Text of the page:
A bipartisan group from the House Energy and Commerce Committee is calling on the Federal Communications Commission to reject a plan that would require a spectrum-auction winner to build a broad public-safety network, offer nothing but wholesale service and guarantee that the network complied with network-neutrality principles.
“Let’s not mistake this proposal for what it is: yet another attempt to get valuable spectrum on the cheap,” the House group said in a June 29 letter to FCC chairman Kevin Martin.
The letter was signed by 16 lawmakers -- 12 Republicans and four Democrats. Leading Republicans on the letter were Reps. Joe Barton (Texas) and Fred Upton (Mich.). Prominent Democrats included Reps. Gene Green (Texas) and Charles Gonzalez (Texas).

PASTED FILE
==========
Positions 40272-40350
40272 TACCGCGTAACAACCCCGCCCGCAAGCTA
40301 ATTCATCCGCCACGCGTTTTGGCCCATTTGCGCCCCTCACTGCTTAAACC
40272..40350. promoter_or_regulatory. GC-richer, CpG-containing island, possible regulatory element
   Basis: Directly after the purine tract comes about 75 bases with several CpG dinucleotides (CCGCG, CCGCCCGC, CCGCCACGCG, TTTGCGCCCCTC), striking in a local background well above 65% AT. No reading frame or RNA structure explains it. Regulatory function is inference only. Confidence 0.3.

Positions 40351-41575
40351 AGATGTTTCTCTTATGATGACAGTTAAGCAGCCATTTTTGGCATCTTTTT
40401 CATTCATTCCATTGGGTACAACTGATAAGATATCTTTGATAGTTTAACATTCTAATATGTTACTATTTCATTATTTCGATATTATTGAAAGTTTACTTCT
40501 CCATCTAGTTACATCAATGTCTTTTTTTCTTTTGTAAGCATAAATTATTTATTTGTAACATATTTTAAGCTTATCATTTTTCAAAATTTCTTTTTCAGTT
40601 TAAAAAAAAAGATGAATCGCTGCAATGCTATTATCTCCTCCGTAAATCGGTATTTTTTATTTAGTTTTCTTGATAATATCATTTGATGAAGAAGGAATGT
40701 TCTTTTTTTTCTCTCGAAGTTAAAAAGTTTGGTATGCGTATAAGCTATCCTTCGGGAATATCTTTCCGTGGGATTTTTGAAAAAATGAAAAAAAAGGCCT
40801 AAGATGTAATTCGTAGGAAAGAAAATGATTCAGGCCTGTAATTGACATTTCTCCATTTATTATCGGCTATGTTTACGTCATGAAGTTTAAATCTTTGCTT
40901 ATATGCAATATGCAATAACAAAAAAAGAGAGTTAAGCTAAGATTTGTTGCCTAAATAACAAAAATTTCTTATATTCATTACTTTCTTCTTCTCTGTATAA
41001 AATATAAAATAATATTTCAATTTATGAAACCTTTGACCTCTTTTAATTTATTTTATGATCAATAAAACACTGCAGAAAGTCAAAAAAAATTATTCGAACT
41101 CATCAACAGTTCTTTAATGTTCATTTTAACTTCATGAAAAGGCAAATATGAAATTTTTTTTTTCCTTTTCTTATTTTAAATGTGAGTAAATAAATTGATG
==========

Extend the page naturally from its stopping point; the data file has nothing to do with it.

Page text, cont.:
The lawmakers were taking direct aim at Frontline Wireless, which has called on the FCC to make some spectrum available at auction only to licensees committed both to building the public-safety networks and to providing a network that functions as an open platform available to any provider on a wholesale basis.
The letter said Frontline’s plan was unpopular with public-safety first-responders and could artificially depress spectrum-auction revenue, which is expected to reach $10 billion.
“Suggestions to impose wholesale and so-called open-access requirements … are blatant poison pills to discourage competitive bids and lower the price of the spectrum,” the letter said.
Frontline issued a statement indicating that some claims in the letter were inaccurate.
“The Frontline plan does not bar any interested bidder from bidding; that’s simply a Verizon [Communications] canard,” Frontline spokeswoman Mary Greczyn said. “The Frontline proposals provisions also do not poison anything; instead they are the elixir demanded by the FCC as it points toward a way to serve both competition and public safety.”